Why I Went

When I received the invitation to attend Overlap’s HCD: Launch – Introduction to Human-Centred Design training, my excitement was tinged with hesitancy. While I looked forward to finding out more about Overlap’s human-centred approach to solving problems, I wondered how an elementary school teacher like myself could contribute to the conversation, and whether the tools we learned would be applicable in my line of work.

What We Did

The day was divided into two main sessions—the morning focusing on how to better produce and implement creative ideas, and the afternoon spent participating in a practical problem-solving exercise. 

A table filled with training materials and a workbook where someone is taking notes.

During the morning session, my pen filled page after page of relevant information, including a “crash course in ideation” and how to increase competency in research, insight, and collaboration. Though participants ranged across a variety of societal sectors, it didn’t escape my notice that every pen in the room was as busily employed as my own.

The afternoon session, however, was where the learning really made the leap from theoretical to practical. The group took part in solving a “real-world” problem using a human-centred design process to research, identify problems, brainstorm, and test ideas. This activity was both stretching and confidence-building, as it pushed us out of our comfort zone in certain areas, while still providing everyone with a chance to contribute in a meaningful way.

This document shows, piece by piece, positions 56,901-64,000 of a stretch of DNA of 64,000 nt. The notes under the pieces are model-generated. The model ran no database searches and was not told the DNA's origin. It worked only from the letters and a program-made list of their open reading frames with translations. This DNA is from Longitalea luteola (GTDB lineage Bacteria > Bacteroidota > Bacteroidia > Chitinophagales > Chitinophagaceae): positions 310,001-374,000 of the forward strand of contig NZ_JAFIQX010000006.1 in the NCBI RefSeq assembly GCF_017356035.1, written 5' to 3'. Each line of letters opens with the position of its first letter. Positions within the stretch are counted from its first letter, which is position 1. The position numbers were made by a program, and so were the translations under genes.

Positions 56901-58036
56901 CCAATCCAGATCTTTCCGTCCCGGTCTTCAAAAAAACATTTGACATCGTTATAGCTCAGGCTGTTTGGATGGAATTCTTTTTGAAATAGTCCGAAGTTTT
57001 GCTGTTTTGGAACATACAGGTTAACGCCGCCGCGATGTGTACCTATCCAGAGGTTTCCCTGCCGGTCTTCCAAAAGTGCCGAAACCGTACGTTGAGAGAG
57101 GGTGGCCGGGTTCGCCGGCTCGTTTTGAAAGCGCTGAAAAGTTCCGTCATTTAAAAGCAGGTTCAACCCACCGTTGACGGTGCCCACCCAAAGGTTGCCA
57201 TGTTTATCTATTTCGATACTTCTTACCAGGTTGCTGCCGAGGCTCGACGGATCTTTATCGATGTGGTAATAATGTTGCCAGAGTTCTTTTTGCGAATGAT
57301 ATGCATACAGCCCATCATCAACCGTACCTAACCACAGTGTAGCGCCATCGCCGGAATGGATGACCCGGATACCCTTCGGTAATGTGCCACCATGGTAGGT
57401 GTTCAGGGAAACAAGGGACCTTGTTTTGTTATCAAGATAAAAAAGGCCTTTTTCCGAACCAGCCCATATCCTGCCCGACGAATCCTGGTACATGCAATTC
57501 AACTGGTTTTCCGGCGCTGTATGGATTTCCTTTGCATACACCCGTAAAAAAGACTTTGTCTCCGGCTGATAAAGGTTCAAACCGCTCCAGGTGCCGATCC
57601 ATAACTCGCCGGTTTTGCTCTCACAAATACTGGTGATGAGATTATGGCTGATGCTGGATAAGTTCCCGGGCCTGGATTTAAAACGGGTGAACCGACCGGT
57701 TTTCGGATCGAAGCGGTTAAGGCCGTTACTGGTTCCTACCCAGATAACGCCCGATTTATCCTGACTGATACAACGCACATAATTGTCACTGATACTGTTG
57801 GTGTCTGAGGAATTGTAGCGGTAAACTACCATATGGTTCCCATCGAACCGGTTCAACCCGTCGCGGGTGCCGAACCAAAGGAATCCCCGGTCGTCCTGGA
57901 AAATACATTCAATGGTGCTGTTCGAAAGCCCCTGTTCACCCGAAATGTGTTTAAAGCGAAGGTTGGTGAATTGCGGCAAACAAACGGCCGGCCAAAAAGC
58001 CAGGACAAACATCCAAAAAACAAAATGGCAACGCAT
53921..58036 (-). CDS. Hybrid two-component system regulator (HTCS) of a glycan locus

What I Learned

Hands holding pieces of paper covered in drawings and graphics.

Walking away from this session, I felt equipped with a completely new approach to ideation. My old and tired methods of “brainstorming” often hit a wall with students, leaving us frustrated and limiting our ability to hear the voices of all participants. The afternoon activity made me realize that my teaching methods in the past have often been based on a “goal-centred” approach rather than a “human-centred” approach, undermining our ability to tackle messy problems. Discussion with other participants led me to conclude that this is an error not limited to the field of education, but across many sectors of society.

In a time filled with complex problems and unprecedented uncertainty, I am confident that the tools learned in this session will be invaluable in ideating and implementing creative and intuitive solutions.